Exercise-Induced Asthma, Child

Asthma is a lung disease that causes difficulty breathing. The difficulty comes from narrowing of small air passages deep in the lungs. This narrowing is caused by inflammation. Inflammation leads to narrowing because of:

  • Swelling on the inside of the air passages.

  • Squeezing of tiny muscles around the air passages (bronchospasm).

  • Thick mucus collecting inside the air passages.

The narrowing can be long term (chronic) and episodic (comes and goes). Many things can bring on (trigger) asthma attacks. Exercise is one of these triggers. Exercise-induced asthma (EIA) refers to a time when trouble breathing comes during or after exercise.


EIA is most often seen in children who have asthma. Asthma may run in families. It may occur in children with allergies or when there are other lung problems. Healthy children with no other problems can have EIA.

EIA may occur more often when 1 or more of the following are present:

  • Prolonged or hard exercise.

  • Cold air.

  • Polluted air (including cigarette smoke).

  • Allergy season.

  • Upper respiratory infections (common colds, sinus infection, etc.).


The symptoms of EIA include the following during or after exercise:

  • Wheezing (whistling sound that is heard while breathing).

  • Shortness of breath.

  • Chest tightness or pain.

  • Dry, hacking cough.

Your child may avoid exercise. Your child may tire faster than other children. Your child may have these symptoms at other times if there is underlying asthma or other lung problems. Symptoms may occur with crying.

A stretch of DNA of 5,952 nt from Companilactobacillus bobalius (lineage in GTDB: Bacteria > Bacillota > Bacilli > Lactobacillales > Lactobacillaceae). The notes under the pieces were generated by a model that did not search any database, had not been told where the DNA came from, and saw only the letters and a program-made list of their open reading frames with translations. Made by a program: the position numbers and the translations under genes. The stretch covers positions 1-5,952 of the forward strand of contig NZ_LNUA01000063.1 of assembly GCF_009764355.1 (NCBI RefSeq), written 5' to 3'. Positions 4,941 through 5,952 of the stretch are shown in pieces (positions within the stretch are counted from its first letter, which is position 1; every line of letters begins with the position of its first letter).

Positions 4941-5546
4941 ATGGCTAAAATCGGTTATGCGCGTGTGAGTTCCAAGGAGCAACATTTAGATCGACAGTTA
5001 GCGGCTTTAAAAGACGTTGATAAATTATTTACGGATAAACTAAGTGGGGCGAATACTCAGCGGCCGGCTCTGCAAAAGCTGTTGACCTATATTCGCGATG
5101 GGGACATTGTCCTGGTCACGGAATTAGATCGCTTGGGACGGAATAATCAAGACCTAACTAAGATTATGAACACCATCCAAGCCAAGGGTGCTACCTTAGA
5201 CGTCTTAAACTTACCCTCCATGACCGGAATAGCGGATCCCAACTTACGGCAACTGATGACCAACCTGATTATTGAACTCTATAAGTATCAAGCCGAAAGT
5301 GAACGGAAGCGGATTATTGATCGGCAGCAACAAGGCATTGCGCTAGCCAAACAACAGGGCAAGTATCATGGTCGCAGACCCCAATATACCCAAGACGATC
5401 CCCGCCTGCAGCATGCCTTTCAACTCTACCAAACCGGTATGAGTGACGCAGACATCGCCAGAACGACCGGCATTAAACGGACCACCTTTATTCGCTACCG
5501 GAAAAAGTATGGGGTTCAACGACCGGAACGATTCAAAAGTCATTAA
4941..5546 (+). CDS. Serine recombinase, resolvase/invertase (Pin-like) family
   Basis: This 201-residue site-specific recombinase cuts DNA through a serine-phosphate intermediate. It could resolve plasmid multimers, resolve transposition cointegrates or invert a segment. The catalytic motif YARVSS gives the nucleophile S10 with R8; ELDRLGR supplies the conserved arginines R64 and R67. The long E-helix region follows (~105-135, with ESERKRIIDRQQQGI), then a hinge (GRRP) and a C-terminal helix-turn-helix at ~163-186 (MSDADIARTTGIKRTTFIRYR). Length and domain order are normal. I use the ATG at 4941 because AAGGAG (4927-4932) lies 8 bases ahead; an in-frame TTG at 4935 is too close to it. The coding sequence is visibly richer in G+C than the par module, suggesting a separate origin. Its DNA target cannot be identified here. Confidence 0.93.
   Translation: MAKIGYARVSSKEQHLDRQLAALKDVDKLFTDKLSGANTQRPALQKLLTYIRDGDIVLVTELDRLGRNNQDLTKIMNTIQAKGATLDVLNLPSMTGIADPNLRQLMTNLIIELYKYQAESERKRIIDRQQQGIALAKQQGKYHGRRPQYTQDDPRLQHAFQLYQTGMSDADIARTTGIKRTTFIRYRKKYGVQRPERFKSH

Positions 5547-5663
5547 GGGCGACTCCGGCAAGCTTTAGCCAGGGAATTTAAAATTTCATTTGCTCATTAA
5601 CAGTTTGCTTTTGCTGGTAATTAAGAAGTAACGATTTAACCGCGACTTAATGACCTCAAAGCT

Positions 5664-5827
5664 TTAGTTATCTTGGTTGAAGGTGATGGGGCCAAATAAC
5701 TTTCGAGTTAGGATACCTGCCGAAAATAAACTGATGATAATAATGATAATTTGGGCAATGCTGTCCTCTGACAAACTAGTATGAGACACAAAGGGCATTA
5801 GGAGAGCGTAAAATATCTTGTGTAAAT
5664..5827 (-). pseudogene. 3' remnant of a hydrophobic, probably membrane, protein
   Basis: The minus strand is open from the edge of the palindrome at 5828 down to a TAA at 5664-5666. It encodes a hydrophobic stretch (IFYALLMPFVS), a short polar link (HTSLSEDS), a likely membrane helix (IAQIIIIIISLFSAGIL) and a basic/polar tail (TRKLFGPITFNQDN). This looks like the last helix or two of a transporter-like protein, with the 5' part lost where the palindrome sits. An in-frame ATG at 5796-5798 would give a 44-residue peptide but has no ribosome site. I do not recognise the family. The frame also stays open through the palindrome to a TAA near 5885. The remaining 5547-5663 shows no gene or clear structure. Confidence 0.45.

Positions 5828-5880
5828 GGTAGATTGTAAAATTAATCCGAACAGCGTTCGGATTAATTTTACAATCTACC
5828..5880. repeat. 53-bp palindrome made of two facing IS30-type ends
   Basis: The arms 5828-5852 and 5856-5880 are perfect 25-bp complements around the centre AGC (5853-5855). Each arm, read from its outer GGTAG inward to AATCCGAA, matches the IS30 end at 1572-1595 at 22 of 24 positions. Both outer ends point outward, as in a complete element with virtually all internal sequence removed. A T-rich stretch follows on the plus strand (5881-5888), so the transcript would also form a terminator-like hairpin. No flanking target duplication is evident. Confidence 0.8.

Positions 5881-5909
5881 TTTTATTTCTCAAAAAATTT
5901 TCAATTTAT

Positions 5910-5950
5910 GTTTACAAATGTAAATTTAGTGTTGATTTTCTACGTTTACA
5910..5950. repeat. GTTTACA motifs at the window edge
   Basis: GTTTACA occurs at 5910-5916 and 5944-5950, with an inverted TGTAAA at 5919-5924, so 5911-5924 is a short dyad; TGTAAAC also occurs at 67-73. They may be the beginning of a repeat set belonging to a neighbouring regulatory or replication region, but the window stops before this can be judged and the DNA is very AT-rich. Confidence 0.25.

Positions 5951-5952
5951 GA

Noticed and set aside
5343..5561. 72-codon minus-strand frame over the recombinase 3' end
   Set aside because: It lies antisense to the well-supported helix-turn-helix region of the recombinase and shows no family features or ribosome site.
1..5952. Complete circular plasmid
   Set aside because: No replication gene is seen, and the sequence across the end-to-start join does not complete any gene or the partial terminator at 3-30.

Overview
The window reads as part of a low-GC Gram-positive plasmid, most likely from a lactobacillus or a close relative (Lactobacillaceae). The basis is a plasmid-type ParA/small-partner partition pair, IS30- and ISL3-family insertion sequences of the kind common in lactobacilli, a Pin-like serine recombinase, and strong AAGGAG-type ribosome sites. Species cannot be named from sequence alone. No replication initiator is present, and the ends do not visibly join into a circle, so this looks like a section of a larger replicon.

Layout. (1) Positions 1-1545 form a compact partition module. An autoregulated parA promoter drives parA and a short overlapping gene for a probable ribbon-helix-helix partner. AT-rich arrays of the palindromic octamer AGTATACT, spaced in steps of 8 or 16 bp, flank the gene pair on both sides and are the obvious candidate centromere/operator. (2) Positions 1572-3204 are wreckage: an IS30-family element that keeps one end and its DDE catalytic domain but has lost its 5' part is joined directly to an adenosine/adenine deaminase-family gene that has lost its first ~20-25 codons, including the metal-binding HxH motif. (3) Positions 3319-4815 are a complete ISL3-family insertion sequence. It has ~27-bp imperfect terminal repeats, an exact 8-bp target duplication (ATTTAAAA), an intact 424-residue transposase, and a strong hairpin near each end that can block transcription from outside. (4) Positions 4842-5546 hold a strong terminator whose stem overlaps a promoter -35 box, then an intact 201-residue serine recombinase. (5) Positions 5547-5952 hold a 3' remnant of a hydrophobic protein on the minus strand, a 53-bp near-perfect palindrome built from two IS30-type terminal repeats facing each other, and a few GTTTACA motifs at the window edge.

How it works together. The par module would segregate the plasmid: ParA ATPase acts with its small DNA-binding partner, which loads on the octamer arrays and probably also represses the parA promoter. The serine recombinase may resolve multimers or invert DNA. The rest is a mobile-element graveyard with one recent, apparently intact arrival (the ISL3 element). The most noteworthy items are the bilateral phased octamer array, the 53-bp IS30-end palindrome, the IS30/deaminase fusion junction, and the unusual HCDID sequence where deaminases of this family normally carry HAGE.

Diagnosis is often made based on the child's symptoms. Tests for how well the lungs work may be done.


Medicines can be given before exercise to help prevent a flare of asthma symptoms. They may also be given every day. These are called preventative medicines. They can be inhaled or given by mouth.

Medicines can be given if symptoms have already started. These are called rescue medications. They can be inhaled or taken by mouth.


The goal of EIA treatment is to let your child play and exercise as much as other children.

  • Have your child warm up with mild exercise before hard exercise.

  • Avoid lung irritants like cigarette or other smoke. Do not smoke in your home.

  • If your child has allergies, your caregiver may have you allergy proof your home.

  • Be sure your child's school has your child's medication on hand.

  • Discuss your child's EIA with school staff and coaches.

  • Watch carefully for EIA when your child is sick or the air is cold or polluted.


  • Your child avoids exercise despite treatments.

  • Your child has asthma symptoms when not exercising.

  • Medicines prescribed do not help.


Your child is short of breath despite asthma medications. Watch for:

  • Rapid breathing.

  • Skin between the ribs sucks in when breathing in.

  • Your child is frightened.

  • Your child's face or lips are blue.


  • Understand these instructions.

  • Will watch your condition.

  • Will get help right away if you are not doing well or get worse.